When surveys were made in the Huron Tract, in that portion of it which afterwards was organized as Perth County two town sites were reserved.
These were Stratford and Mitchell.
Contrary to the opinions expressed by several intelligent writers on Perth County history, we believe this selection of a site for Little Thames, as Stratford was first named, was not made from its geographical position, but as a matter of convenience.
Its contiguity to the river was no doubt a primary factor in its being chosen.
As far as any argument based on a convergence of leading roads is concerned, it appears of no importance whatever.
In the wild forest who can say what development will induce?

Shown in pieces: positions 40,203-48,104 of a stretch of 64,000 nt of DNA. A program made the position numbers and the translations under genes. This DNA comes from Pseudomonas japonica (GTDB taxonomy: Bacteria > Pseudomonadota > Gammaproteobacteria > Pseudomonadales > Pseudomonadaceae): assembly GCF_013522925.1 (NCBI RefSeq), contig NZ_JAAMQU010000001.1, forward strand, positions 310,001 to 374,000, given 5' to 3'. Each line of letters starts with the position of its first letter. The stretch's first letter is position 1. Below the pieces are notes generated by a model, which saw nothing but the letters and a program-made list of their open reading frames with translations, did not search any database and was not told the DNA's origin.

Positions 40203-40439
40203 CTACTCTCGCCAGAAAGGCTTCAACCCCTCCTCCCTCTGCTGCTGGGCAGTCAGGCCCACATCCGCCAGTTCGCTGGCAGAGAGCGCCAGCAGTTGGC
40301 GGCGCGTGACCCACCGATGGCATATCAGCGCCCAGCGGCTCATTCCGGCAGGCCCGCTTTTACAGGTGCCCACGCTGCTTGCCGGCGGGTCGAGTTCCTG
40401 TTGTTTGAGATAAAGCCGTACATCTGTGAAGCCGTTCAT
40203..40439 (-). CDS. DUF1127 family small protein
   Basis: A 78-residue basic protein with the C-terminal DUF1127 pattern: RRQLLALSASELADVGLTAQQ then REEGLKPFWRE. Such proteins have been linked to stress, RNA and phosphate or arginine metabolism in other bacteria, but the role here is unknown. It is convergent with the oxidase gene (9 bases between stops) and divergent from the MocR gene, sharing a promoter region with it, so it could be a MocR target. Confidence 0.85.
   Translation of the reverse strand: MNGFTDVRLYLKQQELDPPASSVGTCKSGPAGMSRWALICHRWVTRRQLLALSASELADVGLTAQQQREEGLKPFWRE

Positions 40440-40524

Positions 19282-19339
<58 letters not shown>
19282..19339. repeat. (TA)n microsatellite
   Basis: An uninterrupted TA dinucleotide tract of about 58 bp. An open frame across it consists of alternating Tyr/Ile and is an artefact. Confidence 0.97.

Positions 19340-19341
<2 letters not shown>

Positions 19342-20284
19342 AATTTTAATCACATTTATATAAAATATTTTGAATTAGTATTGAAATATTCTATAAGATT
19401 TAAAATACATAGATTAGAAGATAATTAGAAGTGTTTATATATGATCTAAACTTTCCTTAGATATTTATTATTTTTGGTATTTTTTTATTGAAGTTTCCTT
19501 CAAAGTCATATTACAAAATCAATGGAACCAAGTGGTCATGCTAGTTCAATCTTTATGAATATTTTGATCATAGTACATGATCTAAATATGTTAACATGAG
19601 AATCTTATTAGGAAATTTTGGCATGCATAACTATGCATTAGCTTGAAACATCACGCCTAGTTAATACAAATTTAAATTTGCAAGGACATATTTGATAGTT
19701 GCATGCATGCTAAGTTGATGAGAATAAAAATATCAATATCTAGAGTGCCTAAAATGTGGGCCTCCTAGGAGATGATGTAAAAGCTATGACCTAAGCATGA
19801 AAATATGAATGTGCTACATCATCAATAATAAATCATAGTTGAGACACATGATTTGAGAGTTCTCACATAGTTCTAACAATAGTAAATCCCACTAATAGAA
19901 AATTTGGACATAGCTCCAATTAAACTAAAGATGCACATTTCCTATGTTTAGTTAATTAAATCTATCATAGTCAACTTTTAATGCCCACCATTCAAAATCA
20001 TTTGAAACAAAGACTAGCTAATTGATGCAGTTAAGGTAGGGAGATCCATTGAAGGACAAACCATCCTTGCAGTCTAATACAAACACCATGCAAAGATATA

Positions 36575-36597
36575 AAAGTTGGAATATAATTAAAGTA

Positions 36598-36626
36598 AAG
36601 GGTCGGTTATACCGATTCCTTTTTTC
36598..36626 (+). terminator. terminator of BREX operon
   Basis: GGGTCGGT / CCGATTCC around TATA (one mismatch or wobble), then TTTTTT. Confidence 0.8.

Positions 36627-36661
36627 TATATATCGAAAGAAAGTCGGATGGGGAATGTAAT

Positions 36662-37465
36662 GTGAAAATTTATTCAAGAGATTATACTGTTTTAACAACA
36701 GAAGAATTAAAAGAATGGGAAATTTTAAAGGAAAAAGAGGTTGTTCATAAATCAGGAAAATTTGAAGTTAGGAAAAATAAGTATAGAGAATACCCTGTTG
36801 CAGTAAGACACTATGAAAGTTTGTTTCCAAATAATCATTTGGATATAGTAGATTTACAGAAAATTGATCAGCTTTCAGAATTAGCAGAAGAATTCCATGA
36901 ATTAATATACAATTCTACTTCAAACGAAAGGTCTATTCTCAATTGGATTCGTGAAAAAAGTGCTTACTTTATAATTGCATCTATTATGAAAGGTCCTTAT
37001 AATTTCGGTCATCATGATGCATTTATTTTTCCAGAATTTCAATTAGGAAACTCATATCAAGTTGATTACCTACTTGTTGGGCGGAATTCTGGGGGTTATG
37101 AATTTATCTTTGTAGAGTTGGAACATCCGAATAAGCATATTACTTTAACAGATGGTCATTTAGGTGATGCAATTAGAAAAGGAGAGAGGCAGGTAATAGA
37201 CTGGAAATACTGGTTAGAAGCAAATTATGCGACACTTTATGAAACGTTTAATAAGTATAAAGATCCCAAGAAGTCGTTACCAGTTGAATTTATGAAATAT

Priority of settlement may for a time give prestige, but it does not follow that when half a century has gone that precedence may still be maintained.
Commercial demands are inexorable, and will set at defiance the best-laid schemes of surveyors, speculators, or boards of directors.
Whatever Stratford is today she owes not to her natural geographical position.
Her ascendancy has been attained not from environment, but from an impressment of extraneous conditions which she has compelled to become ministers to her success.
Great towns, like great men, make way for themselves, and obstacles, which appear insurmountable to some, by an overpowering determination are transformed and compelled to be factors in their advancement.
It is worthy of note in connection with this city that of all towns or villages in this county its location was least desirable as an agricultural centre.
Fine sections of farmland surrounded St. Marys, Mitchell, and Listowel.
Stratford was located in a great swamp.
It is not surprising, therefore, that for a period of twenty years her progress was inconsiderable.